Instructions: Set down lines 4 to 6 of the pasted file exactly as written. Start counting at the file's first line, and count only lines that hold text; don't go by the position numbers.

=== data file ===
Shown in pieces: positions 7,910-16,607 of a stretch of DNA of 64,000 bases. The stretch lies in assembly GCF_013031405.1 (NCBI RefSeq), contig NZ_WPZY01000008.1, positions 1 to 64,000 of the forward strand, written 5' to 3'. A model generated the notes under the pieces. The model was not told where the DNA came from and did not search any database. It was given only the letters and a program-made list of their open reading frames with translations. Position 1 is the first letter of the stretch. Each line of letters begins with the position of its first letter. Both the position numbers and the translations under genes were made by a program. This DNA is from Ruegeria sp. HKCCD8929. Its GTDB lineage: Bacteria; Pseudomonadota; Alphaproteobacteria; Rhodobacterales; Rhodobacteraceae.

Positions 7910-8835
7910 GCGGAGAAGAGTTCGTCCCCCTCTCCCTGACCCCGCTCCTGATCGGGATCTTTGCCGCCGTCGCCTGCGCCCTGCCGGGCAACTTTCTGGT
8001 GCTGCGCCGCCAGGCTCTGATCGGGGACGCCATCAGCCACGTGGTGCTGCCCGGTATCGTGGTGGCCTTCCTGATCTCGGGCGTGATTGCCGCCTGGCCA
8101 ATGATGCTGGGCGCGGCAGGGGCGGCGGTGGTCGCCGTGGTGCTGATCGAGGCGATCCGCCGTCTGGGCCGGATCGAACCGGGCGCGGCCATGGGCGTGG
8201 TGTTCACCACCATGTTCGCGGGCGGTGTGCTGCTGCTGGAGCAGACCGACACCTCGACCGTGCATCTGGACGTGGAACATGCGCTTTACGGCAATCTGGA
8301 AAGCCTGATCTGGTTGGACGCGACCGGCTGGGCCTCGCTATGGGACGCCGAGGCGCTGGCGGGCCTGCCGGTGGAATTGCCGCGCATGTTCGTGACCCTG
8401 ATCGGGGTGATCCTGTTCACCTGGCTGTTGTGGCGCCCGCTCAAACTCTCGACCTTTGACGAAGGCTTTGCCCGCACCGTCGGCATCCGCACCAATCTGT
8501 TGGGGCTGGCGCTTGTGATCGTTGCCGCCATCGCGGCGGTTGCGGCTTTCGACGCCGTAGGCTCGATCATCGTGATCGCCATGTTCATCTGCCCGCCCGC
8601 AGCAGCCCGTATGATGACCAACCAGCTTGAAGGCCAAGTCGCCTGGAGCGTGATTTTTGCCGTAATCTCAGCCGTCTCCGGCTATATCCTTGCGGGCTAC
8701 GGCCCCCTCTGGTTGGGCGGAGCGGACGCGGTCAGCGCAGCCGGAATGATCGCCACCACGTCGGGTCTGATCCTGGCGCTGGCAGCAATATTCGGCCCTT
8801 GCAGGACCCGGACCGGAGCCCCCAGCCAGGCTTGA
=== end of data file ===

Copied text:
8001 GCTGCGCCGCCAGGCTCTGATCGGGGACGCCATCAGCCACGTGGTGCTGCCCGGTATCGTGGTGGCCTTCCTGATCTCGGGCGTGATTGCCGCCTGGCCA
8101 ATGATGCTGGGCGCGGCAGGGGCGGCGGTGGTCGCCGTGGTGCTGATCGAGGCGATCCGCCGTCTGGGCCGGATCGAACCGGGCGCGGCCATGGGCGTGG
8201 TGTTCACCACCATGTTCGCGGGCGGTGTGCTGCTGCTGGAGCAGACCGACACCTCGACCGTGCATCTGGACGTGGAACATGCGCTTTACGGCAATCTGGA